An underlying principle of economics is scarcity. Resources (time and money) are limited and, from a corporation’s perspective, they thus need to be delegated towards the market which will provide the greatest return. This market is known as the lowest common denominator. In an industrial business model, this means sacrificing potential sales from niche markets and instead producing goods or services which appeal to the masses. This is often at the expense of creativity and innovation.
This concept can be illustrated through a naturally-occurring phenomenon called a power-law distribution, or the long-tail effect.
The diagram shown above represents a typical power-law distribution. Let’s use the paperback book industry as an example. The vertical axis measures the popularity of each book, and the horizontal axis measures the quantity of books sold. The green portion of the distribution illustrates the aforementioned lowest common denominator, or the largest market for books. The area represents some 20% of the total books which generate roughly 80% of the book market (as stated by the 80-20 rule). It is therefore efficient for a book store to focus on selling that 20%. The remaining 80%, dubbed the ‘long tail’, represents the niche markets which are rarely addressed by companies, simply because the returns are far too small.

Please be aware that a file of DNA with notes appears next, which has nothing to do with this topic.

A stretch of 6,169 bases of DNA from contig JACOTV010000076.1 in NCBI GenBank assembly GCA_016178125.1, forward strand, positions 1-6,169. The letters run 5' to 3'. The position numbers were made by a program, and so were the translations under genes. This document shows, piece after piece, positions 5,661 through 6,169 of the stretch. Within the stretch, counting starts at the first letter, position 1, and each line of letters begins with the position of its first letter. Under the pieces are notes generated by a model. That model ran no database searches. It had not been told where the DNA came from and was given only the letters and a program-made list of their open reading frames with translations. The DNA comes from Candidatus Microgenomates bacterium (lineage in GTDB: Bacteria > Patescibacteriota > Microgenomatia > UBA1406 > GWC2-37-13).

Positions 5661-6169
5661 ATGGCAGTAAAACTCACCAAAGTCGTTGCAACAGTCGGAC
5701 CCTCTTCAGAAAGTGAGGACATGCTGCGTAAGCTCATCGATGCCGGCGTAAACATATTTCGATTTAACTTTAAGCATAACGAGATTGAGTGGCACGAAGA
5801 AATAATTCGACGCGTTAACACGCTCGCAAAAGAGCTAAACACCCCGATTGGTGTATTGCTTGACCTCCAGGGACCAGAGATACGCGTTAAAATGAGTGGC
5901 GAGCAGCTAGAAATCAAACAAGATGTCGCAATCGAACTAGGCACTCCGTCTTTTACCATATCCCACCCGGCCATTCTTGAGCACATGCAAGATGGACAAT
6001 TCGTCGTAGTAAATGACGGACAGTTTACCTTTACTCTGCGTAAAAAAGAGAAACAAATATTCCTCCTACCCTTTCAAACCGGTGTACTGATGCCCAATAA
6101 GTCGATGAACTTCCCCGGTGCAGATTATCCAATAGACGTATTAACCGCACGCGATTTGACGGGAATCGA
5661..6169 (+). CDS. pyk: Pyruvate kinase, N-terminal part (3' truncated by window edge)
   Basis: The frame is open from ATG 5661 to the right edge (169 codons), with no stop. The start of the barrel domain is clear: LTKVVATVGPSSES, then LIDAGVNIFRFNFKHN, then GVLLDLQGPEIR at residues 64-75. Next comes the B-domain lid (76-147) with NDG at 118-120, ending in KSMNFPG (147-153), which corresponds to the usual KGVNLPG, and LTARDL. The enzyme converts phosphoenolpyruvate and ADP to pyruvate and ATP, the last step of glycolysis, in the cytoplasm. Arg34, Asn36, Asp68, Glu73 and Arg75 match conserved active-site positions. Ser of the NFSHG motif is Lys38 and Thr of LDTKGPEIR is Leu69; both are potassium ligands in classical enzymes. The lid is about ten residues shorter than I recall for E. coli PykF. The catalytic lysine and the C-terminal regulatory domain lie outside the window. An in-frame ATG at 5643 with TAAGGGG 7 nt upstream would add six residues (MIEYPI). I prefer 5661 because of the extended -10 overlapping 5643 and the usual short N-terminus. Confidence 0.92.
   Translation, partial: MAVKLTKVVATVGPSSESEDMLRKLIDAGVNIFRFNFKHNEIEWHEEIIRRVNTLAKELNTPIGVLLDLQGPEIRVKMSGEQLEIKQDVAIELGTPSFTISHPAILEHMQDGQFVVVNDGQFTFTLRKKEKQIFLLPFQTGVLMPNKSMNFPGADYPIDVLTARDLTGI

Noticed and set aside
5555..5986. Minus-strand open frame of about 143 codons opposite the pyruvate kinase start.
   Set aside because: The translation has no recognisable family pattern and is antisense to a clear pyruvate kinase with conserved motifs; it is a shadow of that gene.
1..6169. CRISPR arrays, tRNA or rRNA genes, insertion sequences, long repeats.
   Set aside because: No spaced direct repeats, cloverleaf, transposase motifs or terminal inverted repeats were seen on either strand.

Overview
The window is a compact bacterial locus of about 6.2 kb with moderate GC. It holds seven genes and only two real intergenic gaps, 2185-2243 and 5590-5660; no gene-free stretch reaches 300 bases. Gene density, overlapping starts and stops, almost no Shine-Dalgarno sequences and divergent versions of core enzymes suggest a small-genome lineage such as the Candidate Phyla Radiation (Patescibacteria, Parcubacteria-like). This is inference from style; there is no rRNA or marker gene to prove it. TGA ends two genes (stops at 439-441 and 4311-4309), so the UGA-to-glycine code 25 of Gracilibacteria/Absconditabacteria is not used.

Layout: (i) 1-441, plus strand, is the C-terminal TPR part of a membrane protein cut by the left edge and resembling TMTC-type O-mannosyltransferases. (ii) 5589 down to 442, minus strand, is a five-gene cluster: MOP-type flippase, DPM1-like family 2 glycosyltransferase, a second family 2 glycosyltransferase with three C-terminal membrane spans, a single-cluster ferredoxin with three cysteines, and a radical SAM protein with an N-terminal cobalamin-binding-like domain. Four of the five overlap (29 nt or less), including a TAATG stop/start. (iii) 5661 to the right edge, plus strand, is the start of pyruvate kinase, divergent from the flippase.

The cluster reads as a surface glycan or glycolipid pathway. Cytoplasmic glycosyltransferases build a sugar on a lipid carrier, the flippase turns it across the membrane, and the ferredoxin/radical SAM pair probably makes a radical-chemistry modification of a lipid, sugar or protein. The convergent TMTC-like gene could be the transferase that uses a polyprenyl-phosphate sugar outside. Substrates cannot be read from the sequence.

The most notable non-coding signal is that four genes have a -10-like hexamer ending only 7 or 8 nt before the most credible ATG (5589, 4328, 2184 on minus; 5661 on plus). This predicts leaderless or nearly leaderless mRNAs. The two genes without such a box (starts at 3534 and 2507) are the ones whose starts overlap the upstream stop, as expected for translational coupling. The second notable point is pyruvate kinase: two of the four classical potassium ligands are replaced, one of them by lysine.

In focusing on such a small percentage of books, these niche markets become somewhat abandoned. If I walk into Dymocks looking for the latest J.K. Rowling novel, I am likely to leave the store satisfied. Conversely, if I walk in looking for a book on the impact of global warming on the plumbing industry, I am much less likely to have that want fulfilled. Bookstores have limited physical space to hold stock. Scarcity stifles innovation and creativity.
Enter the internet . . .
Scarcity? Nah. Limited space? What are you talking about? The economic need to appeal to the masses? Tell me you’re joking.
A dynamic new paradigm is taking place, characterised by the internet’s immunity to scarcity and the laws of economics. Take Amazon, for example. Shelf space is now online and infinite; there is no need to even consider the power law distribution. As long as one person on the planet desires a book, there is benefit to it being marketed, no matter how small or insignificant that niche. The lowest common denominator doesn’t need to be considered in the same way as it once was, and it no longer defines the market. Specialised and creative niche markets are becoming profitable nowadays, which demonstrates the dynamic new paradigm pushed forward by the internet.